Details of a Partnership Agreement

By Phil M. Fowler

Although state laws do not require partnership agreements, a partnership agreement can provide a solid legal foundation for your business venture. Even among family and friends, a partnership agreement can provide benefits in the form of clarifying rights, relationships, and responsibilities related to the business venture. Without a partnership agreement, unnecessary disputes will certainly arise as the business operates over time. Friends may turn into enemies over issues that were supposedly decided in a handshake agreement, but were never spelled out in writing. The details of a partnership agreement help avoid conflict by establishing all the important aspects of the business in a written document to which all partners agree.

Authority

The term "partner" or "partnership" has important, though often overlooked, legal implications. A partner has legal authority to bind the partnership, including the other partners personally, to legal and financial obligations. Accordingly, a partnership agreement should include any limitations on this general partnership authority. For example, the partners might limit authority to a specific obligation, such as a property lease for the partnership offices.

Finances

A partnership agreement should include details relating to the finances of the business. These details include the timing and amount of any capital contributions the partners will be expected to provide. For example, the partnership agreement should specify whether the partners will be required to provide loans or capital contributions to start the business or if the business should ever experience cash shortfalls. Additionally, the partnership agreement should outline how and when the partnership will distribute profits to the partners, or in the case of losses, what partners will cover the losses. All financial arrangements, however standardized or customized they may be, should be in the partnership agreement.

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Termination and Buyout

Additional points to cover in a partnership agreement are how and when a partner can get out of the partnership. The agreement should address if a remaining partner or partners have any right or obligation to buy out the departing partner, and if so, at what price. The agreement should also indicate if any partners can assign their partnership interests to third parties, with our without the remaining partners' consents. The partnership agreement should address if the partnership will ever accept new partners, and if so, on what terms. All these issues, as well as any other terms of agreement, need to be spelled out clearly in the written partnership agreement.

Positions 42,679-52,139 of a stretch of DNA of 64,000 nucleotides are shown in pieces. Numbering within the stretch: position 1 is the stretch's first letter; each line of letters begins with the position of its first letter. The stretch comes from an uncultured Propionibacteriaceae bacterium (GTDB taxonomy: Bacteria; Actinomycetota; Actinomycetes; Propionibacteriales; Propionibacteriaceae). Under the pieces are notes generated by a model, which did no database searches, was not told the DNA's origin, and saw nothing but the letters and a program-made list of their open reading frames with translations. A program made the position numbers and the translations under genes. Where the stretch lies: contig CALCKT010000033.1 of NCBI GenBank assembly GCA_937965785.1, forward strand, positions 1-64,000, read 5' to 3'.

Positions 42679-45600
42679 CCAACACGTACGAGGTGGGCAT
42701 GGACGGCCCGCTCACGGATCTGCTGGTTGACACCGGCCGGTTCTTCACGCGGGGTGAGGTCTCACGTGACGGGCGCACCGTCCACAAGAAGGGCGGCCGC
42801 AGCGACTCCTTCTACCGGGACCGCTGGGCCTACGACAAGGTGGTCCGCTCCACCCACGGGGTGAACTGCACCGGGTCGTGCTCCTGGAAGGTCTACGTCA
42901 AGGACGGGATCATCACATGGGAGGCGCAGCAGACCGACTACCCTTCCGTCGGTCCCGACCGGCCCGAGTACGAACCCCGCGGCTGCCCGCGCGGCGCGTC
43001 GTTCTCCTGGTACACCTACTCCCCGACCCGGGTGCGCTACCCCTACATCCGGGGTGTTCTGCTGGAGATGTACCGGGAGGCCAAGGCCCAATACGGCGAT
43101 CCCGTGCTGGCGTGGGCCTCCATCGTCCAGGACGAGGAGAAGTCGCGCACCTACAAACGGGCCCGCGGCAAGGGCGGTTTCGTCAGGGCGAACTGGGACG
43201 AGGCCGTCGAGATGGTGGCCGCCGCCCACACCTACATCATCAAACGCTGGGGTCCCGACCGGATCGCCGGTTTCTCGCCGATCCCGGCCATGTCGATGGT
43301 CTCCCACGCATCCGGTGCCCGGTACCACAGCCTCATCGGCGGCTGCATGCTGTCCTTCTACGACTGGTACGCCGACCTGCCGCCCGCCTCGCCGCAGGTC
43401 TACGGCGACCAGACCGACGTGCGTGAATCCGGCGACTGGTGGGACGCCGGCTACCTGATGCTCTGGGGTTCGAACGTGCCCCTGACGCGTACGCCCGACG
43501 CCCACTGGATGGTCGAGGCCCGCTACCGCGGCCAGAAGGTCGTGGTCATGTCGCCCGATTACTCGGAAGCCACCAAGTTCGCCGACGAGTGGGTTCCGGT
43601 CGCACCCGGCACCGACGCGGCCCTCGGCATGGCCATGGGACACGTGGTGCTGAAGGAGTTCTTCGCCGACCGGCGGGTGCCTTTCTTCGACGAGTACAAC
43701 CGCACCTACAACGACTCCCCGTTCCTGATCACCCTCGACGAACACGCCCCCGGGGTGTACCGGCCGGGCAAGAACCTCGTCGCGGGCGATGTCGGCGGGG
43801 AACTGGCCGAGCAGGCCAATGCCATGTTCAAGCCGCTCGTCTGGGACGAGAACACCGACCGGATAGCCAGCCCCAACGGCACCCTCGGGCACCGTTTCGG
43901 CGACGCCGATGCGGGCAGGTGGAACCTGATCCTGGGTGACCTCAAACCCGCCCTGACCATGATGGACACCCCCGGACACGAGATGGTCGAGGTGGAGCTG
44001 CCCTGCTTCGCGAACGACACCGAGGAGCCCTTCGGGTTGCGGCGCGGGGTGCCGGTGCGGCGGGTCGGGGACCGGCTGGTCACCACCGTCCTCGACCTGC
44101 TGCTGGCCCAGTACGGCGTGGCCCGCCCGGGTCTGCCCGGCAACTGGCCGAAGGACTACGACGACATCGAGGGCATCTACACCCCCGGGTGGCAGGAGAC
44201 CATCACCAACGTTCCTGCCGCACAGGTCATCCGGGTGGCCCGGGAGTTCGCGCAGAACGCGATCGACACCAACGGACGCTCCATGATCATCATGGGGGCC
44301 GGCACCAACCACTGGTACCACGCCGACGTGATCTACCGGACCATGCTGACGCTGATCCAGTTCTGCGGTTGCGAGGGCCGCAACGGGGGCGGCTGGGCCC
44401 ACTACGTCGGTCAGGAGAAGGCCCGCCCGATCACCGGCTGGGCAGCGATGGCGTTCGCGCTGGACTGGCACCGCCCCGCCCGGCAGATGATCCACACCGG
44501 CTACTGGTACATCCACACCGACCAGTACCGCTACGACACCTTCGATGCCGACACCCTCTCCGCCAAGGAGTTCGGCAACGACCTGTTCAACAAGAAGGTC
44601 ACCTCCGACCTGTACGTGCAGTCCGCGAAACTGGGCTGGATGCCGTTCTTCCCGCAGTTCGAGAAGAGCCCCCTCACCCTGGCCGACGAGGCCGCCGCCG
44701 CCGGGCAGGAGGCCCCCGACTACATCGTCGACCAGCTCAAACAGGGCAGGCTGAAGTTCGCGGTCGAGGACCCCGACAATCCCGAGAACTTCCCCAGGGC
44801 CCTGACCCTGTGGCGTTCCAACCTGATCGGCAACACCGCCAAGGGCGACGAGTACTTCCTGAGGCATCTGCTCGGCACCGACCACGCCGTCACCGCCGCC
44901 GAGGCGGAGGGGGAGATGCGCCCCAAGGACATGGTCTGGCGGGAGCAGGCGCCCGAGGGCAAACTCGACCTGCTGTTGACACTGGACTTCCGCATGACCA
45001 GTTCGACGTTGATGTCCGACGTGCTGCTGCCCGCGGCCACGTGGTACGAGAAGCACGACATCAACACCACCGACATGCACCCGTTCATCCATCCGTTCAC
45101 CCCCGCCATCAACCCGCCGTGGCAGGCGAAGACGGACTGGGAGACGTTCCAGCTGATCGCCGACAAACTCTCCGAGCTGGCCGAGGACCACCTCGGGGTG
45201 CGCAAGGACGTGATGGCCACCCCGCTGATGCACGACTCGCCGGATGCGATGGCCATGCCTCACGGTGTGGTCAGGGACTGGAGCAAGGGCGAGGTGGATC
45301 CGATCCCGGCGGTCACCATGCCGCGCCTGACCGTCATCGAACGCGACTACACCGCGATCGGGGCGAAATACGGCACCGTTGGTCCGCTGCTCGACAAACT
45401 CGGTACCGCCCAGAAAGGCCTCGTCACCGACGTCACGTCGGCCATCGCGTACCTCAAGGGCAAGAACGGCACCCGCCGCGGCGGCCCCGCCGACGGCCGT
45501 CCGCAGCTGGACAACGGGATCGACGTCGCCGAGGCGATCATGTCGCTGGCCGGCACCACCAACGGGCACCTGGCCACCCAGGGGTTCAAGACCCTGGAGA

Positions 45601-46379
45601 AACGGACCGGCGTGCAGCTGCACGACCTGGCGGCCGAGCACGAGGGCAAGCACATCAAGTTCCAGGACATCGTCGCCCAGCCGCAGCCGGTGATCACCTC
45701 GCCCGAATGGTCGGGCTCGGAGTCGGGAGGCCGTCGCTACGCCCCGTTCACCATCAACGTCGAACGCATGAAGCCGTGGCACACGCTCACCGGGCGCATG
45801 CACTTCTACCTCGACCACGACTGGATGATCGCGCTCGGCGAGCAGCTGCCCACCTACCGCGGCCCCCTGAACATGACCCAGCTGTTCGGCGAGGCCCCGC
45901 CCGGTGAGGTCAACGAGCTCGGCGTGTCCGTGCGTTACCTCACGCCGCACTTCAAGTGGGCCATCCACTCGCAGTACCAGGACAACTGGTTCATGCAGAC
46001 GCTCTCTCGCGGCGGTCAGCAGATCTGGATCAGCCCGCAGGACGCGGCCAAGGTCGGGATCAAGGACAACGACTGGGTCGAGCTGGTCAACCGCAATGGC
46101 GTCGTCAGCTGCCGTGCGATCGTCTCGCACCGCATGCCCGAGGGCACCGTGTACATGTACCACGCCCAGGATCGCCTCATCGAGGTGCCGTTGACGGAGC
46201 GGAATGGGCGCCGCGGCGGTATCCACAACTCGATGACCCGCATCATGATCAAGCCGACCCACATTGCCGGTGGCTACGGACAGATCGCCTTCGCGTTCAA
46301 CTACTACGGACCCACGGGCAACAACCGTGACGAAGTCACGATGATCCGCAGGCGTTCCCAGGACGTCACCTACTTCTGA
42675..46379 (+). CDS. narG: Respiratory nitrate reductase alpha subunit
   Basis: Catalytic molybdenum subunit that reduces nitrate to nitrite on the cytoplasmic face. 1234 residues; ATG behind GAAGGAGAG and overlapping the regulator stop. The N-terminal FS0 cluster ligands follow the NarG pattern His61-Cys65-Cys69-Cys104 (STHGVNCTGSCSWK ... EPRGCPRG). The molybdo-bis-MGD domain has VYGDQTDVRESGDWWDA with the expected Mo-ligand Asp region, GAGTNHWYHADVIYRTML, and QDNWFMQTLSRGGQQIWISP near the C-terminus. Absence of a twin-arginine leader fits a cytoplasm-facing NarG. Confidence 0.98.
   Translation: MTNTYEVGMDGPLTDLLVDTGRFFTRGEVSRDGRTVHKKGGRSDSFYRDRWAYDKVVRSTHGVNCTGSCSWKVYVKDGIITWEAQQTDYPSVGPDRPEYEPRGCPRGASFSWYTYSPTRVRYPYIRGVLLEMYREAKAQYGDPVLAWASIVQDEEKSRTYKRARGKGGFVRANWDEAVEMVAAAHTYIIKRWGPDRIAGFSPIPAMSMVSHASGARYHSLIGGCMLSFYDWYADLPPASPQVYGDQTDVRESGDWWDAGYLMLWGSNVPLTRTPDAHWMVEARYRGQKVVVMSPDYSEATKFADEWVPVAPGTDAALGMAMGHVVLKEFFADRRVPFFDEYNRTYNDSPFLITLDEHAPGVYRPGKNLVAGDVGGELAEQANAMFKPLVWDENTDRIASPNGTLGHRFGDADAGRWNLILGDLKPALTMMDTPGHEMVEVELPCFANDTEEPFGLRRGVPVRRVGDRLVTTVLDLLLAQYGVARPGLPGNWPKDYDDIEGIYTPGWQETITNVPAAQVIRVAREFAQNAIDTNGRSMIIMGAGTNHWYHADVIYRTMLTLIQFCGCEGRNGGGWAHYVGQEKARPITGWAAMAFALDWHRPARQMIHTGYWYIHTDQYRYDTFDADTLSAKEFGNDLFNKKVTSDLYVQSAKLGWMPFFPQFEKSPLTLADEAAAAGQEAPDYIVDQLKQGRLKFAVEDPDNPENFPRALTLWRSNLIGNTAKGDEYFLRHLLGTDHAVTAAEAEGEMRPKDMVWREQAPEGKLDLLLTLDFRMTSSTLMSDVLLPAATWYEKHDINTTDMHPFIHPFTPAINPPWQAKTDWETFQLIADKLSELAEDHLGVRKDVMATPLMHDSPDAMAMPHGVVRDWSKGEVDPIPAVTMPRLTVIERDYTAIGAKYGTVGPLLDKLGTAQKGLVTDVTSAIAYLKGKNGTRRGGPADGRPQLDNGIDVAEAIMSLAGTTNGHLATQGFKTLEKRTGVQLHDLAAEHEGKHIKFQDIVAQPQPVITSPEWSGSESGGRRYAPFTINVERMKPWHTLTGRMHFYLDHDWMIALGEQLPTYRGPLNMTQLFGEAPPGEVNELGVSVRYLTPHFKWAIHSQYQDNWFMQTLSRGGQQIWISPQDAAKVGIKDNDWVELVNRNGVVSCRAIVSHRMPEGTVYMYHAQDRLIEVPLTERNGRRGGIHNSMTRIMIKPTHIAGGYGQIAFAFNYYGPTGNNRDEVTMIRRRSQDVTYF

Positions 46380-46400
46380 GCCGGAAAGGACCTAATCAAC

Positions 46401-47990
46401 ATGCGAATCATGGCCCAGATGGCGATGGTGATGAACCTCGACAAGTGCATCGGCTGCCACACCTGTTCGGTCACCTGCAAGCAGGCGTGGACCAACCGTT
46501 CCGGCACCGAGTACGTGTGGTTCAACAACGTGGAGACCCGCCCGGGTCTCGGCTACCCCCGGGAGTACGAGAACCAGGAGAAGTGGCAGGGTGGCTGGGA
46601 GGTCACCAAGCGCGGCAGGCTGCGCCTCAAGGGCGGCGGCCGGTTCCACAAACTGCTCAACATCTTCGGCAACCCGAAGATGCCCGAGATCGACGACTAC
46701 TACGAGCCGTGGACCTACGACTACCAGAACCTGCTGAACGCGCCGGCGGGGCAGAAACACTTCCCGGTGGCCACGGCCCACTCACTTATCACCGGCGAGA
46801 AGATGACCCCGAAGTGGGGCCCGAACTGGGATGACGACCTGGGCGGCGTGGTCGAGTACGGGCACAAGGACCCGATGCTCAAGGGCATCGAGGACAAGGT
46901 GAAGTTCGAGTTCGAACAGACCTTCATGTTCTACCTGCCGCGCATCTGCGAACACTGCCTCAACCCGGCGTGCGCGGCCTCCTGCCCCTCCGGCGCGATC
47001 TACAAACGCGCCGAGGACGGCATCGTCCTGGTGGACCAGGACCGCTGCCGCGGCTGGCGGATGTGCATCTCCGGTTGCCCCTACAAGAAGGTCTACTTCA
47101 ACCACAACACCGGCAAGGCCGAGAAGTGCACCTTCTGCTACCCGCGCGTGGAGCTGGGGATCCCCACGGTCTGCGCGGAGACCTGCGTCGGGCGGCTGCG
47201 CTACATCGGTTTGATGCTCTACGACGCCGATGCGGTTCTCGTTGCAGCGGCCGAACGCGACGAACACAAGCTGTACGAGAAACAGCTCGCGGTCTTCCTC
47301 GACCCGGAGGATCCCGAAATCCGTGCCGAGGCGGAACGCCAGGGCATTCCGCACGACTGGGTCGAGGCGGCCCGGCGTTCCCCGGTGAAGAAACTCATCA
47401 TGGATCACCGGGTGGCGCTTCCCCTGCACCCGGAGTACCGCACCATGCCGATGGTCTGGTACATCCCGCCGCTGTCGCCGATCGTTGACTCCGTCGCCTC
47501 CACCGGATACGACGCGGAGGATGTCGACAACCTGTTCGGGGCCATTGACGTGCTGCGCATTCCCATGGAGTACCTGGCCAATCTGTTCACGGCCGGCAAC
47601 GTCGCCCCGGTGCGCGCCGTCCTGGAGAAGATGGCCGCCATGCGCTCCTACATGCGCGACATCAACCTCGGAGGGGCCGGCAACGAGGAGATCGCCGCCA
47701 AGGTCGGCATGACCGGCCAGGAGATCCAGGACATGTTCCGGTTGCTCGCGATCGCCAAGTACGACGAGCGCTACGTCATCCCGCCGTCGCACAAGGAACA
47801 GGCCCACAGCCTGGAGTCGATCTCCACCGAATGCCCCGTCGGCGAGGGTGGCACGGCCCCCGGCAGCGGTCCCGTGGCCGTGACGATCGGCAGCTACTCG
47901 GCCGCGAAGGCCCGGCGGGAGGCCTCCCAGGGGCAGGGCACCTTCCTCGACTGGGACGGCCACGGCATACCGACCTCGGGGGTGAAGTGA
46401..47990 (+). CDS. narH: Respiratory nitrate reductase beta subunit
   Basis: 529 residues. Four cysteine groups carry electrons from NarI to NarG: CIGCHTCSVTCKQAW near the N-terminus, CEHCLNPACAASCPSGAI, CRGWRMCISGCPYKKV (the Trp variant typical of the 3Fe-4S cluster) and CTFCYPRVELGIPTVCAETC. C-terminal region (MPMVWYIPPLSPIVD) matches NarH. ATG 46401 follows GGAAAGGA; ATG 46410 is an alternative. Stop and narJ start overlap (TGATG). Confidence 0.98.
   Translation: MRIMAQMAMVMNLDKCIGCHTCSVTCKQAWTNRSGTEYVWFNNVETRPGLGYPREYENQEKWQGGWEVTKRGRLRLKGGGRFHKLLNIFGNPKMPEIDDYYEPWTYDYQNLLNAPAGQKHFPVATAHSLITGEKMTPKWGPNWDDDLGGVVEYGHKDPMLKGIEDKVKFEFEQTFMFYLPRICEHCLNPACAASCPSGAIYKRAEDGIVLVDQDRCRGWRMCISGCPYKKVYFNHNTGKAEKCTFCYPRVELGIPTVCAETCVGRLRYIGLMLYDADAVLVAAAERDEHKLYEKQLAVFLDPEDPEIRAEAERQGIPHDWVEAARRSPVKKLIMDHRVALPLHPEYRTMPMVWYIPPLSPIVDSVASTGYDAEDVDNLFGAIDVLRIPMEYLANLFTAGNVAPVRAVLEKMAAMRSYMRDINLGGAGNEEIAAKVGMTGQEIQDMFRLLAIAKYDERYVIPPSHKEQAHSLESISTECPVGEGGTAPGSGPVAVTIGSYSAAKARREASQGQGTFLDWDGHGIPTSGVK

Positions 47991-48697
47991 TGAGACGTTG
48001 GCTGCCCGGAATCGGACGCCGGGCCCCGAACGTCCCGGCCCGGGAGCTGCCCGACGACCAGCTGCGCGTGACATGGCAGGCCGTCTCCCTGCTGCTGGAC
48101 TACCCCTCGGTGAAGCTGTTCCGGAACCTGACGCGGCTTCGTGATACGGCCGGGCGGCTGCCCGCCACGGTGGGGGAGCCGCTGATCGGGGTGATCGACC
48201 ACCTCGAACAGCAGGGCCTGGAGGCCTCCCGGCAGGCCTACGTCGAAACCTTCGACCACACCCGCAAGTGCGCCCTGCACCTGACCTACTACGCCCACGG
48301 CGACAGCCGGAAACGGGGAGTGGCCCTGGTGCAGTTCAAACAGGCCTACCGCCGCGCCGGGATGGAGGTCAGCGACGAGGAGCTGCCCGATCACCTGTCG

Involvement and Competition

A partnership agreement might also include provisions relating to the time and activities of each of the partners. For example, it might be a good idea to include in the partnership agreement a requirement that each partner must dedicate a certain amount of time or attention to the partnership's activities. The partnership agreement might also include any limitations regarding the ability of any partner to participate in a separate business venture that competes in any way with the partnership.

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Key Sections of a Partnership Agreement
 

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Canceling a Partnership Agreement

You may end a partnership agreement for any reason including disagreements among the partners, or the need for a different type of business structure, such as a limited liability company, because of growth. Once you've decided to cancel a partnership agreement, you must take steps to limit your personal liability for the partnership's debts and the actions of your former partners.

Importance of Partnership Agreement

A legal partnership is formed automatically whenever two or more parties -- either individuals or organizations -- agree to do business together and share profits and losses. Partnerships are governed by state law, and these laws vary somewhat from state to state. You don't need to register your partnership with the state government for partnership law to apply.

How to Sell a General Partnership Business

A general partnership is an extension of the partners; it is not a business that is a distinct entity separate from its owners. This means the partners generally have equal control of the business and are personally liable for all of the business’s debts. Also, because a partnership is not a separate, transferable entity, you cannot sell the business. You can only sell the business’s assets.

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